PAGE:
7

In a main program, I dlopen and dlclose (LoadLibrary and FreeLibrary respectively) a shared library. The shared library contains a static variable that is instantiated upon dlopen, and destroyed upon dlclose. This behavior is consistent on MSVC 2008 and 2013, GCC 3.4.6, and Sunstudio 12.1. With GCC 4.9.1 and GCC 5.2.1 however, the destructor was no longer called on dlclose. Instead, it was called before program exit.

The particularity of the static variable's class, is that in the constructor, there is a call to a templated function get (of global scope) that returns a local static variable.

I was able to reproduce this behavior with the following one cpp file linked into a shared library:

#include <iostream>

template <typename T> // In my actual code, i is of type T, however, this has no effect
int get()
{
   static int i = 0;
   return i;
}

class Dictionary {
public:
   Dictionary()
   {
      std::cout << "Calling Constructor" << std::endl;
      get<int>();
   }
   ~Dictionary(){
      std::cout << "Calling Destructor" << std::endl;
   }

private:
   Dictionary(const Dictionary&);
   Dictionary& operator=(const Dictionary&);
};
static Dictionary d;

I investigated the tweaks that can be made in order to have the destructor called on dlclose, and concluded the following:

  • If the function get was not templated
  • else if the variable i in the function get was not static
  • else if the function get is made static

The main program's code is the following:

#include <dlfcn.h>
#include <cassert>
#include <string>
#include <iostream>

void* LoadLib(std::string name)
{
      void* libInstance;
      name = "lib" + name + ".so";
      libInstance = dlopen(name.c_str(), RTLD_NOW);
      if ( ! libInstance ) std::cout << "Loading of dictionary library failed. Reason: " << dlerror() << std::endl;
      return libInstance;
}

bool UnloadLib(void* libInstance)
{
     int ret = dlclose(libInstance);
     if (ret == -1)
     {
        std::cout << "Unloading of dictionary library failed. Reason: " << dlerror() << std::endl;
        return false;
     }
     return true;
}

int main()
{
   void* instance = LoadLib("dll");
   assert(instance != 0);

   assert(UnloadLib(instance));
   std::cout << "DLL unloaded" << std::endl;
}

I built the binaries with the following commands:

g++ -m64 -g -std=c++11 -shared -fPIC dll.cpp -o libdll.so
g++ -m64 -g -std=c++11 -ldl main.cpp -o main.out

The output I get when the destructor is called before program exit is the following:

Calling Constructor
DLL unloaded
Calling Destructor

The output I get when the destructor is called on dlclose is the following:

Calling Constructor
Calling Destructor
DLL unloaded

Questions:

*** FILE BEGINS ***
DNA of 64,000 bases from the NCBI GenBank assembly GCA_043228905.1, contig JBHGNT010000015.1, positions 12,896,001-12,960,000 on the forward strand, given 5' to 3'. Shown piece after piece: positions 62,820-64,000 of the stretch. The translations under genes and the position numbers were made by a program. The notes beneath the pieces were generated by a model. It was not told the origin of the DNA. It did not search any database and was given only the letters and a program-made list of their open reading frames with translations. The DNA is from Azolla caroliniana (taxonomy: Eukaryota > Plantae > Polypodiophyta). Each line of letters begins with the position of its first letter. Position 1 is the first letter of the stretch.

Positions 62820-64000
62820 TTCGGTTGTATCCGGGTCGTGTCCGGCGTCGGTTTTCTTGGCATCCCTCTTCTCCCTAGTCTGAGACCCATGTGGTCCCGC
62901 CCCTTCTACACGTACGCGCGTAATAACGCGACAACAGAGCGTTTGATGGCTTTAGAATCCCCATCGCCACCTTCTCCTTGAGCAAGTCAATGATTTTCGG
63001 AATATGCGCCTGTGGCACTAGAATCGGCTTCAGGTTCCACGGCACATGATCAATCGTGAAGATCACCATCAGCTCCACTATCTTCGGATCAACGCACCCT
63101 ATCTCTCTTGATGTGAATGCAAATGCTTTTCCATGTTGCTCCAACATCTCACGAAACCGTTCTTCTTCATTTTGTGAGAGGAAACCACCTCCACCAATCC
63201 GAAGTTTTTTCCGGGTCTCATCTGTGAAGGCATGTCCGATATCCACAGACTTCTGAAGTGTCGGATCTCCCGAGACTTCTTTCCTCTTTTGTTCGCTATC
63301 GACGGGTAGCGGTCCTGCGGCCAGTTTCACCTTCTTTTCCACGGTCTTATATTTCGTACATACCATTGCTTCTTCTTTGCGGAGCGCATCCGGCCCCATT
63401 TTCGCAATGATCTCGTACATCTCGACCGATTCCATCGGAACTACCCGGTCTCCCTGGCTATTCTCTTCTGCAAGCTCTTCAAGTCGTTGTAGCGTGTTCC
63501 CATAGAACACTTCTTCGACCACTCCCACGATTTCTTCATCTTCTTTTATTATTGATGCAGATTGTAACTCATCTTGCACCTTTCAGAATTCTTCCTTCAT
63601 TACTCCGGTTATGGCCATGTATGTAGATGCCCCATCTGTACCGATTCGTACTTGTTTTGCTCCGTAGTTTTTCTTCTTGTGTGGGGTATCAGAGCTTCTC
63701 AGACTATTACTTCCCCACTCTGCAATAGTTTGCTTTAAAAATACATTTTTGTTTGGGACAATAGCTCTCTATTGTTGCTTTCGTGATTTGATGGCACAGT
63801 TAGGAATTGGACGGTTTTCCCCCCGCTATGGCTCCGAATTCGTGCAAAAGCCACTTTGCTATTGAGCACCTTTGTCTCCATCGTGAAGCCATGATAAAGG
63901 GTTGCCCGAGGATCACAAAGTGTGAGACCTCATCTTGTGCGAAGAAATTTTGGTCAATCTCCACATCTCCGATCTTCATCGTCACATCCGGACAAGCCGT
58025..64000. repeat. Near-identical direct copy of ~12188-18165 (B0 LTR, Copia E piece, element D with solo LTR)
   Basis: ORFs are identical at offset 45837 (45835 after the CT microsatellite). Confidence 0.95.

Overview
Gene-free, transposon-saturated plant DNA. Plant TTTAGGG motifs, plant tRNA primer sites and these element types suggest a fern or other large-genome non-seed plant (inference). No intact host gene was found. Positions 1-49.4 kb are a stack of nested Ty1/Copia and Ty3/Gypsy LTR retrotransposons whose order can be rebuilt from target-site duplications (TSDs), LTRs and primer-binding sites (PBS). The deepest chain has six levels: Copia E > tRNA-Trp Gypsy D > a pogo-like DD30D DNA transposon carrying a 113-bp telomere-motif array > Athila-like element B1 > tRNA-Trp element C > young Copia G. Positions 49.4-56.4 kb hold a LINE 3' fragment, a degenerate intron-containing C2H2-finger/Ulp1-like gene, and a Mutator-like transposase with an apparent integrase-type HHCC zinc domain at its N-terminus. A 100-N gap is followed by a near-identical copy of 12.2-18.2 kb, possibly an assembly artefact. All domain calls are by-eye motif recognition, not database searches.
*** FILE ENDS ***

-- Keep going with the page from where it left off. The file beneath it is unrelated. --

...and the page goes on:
• If the change of behavior between the versions of GCC is not a bug, can you please explain why is the destructor not called on dlclose?
  • Can you please explain for each tweak: Why is the destructor called on dlclose in this case?
  • Sounds like a bug report you should make against GCC – GreatAndPowerfulOz Jul 21 '16 at 17:33
  • 1
    static variables are now thread-safe (they have to be due to C++ standard changes introduced in C++11). Possibly this makes a difference. Visual Studio 2013 did not have this implemented, while 2015 does. Maybe you should test with 2015. Only gcc 4.x and above implemented this, so that's why you should see if the static variable threading requirement is playing a role. – PaulMcKenzie Jul 21 '16 at 17:48
4

There is no guarantee that unloading (destructors are invoked) happens on dlclose. On musl (as opposed to glibc), constructors only run the first time a library is run, and destructors only run on exit. For portable code, dlclose cannot be assumed to unload the symbols immediately.

The unload behavior depends on glibc's symbol binding when doing dynamic linking, and is independent of GCC.

The static variable get::i has a STB_GNU_UNIQUE binding. For static variables in inline functions, the uniqueness of the object is assured by the ELF linker. However, for dynamic loading, the dynamic linker assures uniqueness by marking the symbol STB_GNU_UNIQUE. Hence, another attempt to dlopen the same shared library by some other code will lookup the symbol and find that it is unique and return the existent one from the unique symbols table. A symbol with unique binding cannot be unloaded.

Unique binding can be disabled with -fno-gnu-unique if not needed.

References

Bug that I raised to GCC

STB_GNU_UNIQUE

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